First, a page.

While working on a project proposal to estimate drought risks of some countries
in the coming years, I learned something about risk analysis: It's rather
simple! But, you need to be cautious if you want to use this information for
guessing what might happen in the future. In the context of anthropogenic
climate change that usually means that you can't rely on exceedance
probabilities from observed (and hence past) data. Because the underlying
climate is changing. And even if that's not the case, your record may be over-
or underestimating the occurrences of specific events, just by pure chance.

However, let me show you how to quickly derive exceedance probabilities from
some river discharge data.

From the monthly discharge data, we estimate the cumulative distribution
function (CDF) by assigning each sorted monthluy value a number starting
from 0 for the lowest up to 1 for the highest monthly discharge value.
The exceedance probability is simply 1 - CDF. Plotting the exceedance
probability against the sorted monthly data, et voilĂ , your exceedance
probability curve.

Here's the link to the CSV file elbe.csv and the Python code
to process the data.

importmatplotlib.pyplotaspltimportpandasaspdimportnumpyasnpfromscipyimportstatsimportsysimportmatplotlibfrommatplotlib.tickerimportScalarFormatter,FormatStrFormatter,FixedLocatormatplotlib.style.use('bmh')fnm='elbe.csv'df=pd.read_csv(fnm,index_col=0,infer_datetime_format=True,parse_dates=True)raw=df['Elbe']ser=raw.sort_values()X=np.linspace(0.,max(ser.values)*1.1,100.)s,loc,scale=stats.lognorm.fit(ser.values)cum_dist=np.linspace(0.,1.,len(ser))ser_cdf=pd.Series(cum_dist,index=ser)ep=1.-ser_cdffig=plt.figure(figsize=(11,8))ax1=plt.subplot(221)ser_cdf.plot(ax=ax1,drawstyle='steps',label='data')ax1.plot(X,stats.lognorm.cdf(X,s,loc,scale),label='lognormal')ax1.set_xlabel('Discharge')ax1.set_ylabel('CDF')ax1.legend(loc=0,framealpha=0.5,fontsize=12)ax2=plt.subplot(223)ax2.hist(ser.values,bins=21,normed=True,label='data')ax2.plot(X,stats.lognorm.pdf(X,s,loc,scale),label='lognormal')ax2.set_ylabel('Probability Density')ax2.set_xlabel('Discharge')ax2.legend(loc=0,framealpha=0.5,fontsize=12)A=np.vstack([ep.values,np.ones(len(ep.values))]).T[m,c],resid=np.linalg.lstsq(A,ser.values)[:2]printm,cr2=1-resid/(len(ser.values)*np.var(ser.values))printr2ax3=plt.subplot(222)ax3.semilogx(100.*ep,ser.values,ls='',marker='o',label='data')ax3.plot(100.*(1.-stats.lognorm.cdf(X,s,loc,scale)),X,label='lognormal')minorLocator=FixedLocator([1,2,5,10,20,50,100])ax3.xaxis.set_major_locator(minorLocator)ax3.xaxis.set_major_formatter(ScalarFormatter())ax3.xaxis.set_major_formatter(FormatStrFormatter("%d"))ax3.set_xlim(1,100)ax3.set_xlabel('Exceedance Probability (%)')ax3.set_ylabel('Discharge')ax3.invert_xaxis()ax3.legend(loc=0,framealpha=0.5,fontsize=12)ax4=plt.subplot(224)raw.plot(ax=ax4)ax4.set_xlabel('time')ax4.set_ylabel('Discharge')plt.suptitle('Elbe discharge',y=1.01,fontsize=14)plt.tight_layout()plt.show()fig.savefig('exceedance_curve_elbe.png',transparent=True,dpi=150,bbox_inches='tight')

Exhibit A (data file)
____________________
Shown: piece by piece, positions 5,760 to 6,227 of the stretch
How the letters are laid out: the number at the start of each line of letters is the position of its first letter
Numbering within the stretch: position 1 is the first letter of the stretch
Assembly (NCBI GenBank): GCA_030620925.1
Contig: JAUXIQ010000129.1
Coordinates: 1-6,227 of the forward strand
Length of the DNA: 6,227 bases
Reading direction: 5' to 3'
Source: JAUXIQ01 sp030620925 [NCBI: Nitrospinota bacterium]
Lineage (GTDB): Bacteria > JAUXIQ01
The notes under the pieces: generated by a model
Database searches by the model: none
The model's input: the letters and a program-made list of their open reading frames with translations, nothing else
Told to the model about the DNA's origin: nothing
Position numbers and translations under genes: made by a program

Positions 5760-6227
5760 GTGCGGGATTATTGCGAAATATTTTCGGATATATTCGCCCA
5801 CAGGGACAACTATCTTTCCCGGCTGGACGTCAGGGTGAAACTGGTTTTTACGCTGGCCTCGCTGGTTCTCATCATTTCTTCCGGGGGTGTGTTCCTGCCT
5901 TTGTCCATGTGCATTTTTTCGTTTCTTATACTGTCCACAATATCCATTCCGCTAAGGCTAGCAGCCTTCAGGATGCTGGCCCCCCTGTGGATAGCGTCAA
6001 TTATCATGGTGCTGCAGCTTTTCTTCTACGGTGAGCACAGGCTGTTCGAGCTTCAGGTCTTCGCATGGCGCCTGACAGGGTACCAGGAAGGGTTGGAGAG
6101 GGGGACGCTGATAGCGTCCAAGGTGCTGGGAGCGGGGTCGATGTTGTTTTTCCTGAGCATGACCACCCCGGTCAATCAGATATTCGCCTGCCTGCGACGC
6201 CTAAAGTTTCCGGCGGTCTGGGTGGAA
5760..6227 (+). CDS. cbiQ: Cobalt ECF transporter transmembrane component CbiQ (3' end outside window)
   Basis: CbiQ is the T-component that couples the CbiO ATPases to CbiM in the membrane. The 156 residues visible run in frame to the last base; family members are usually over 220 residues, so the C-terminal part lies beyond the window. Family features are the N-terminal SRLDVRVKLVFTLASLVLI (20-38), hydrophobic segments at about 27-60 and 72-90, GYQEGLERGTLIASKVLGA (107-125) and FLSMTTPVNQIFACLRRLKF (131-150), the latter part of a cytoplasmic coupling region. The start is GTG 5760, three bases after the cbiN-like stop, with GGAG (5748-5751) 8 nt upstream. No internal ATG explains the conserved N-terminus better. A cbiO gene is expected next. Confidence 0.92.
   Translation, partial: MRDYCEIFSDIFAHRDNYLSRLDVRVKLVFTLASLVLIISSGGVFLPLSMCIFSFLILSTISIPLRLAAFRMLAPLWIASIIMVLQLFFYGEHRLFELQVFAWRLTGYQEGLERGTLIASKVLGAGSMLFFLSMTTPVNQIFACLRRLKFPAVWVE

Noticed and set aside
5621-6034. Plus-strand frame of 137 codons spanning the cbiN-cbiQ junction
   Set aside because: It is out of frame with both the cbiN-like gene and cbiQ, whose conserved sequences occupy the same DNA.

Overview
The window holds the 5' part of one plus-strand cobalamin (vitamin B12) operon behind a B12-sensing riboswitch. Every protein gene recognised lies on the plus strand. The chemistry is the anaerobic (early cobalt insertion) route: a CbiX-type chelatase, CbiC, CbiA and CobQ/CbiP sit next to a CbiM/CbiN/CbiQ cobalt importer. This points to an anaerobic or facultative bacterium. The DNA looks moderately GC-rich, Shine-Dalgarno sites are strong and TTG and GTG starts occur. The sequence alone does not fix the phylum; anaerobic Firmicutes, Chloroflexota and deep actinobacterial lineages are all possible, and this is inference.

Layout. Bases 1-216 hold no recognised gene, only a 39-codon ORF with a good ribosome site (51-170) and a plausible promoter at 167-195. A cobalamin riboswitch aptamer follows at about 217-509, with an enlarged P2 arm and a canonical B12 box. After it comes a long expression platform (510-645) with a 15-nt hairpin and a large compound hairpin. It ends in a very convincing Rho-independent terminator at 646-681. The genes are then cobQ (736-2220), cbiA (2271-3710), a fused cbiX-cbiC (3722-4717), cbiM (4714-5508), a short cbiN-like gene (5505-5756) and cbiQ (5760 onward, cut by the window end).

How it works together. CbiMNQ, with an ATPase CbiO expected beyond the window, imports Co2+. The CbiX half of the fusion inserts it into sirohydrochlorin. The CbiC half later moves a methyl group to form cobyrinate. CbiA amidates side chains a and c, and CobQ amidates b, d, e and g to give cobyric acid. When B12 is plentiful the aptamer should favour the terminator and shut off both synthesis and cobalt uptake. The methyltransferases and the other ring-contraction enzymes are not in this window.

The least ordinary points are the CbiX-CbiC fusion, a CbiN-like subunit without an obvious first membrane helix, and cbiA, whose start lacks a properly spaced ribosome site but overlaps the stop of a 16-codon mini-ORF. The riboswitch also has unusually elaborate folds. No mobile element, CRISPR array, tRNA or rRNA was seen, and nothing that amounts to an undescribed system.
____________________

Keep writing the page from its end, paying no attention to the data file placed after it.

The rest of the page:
That one went fast.
And I hadn't seen that job coming, neither.
But I've now found a new job at an organization supporting Least Developed Countries and Small Island Developing States in their efforts during climate negotiations.
Here's the link to their website.
And here's the good thing about it: I can go there by bike!
That was (nearly) impossible at my former institute in Potsdam (though I did take the bike to get to and from the train station(s)).

For this reason, I had to change the title of this blog and I leave it open to new suggestions about what to write next.
I'm a little bit sad just having 8 blog entries.
Let me just think, maybe I come up with something great, next time...

I'm a physicist by training and graduated in Earth System Science.

And I like coding. I've been working with complex computer models ever since my undergrad and I enjoy data exploration and data analysis to gain insights into the underlying principles.

Feel free to contact me.

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I use this blog to write irregularly about anything (not everything) I think is worth writing about and who knows, maybe you like it and come back.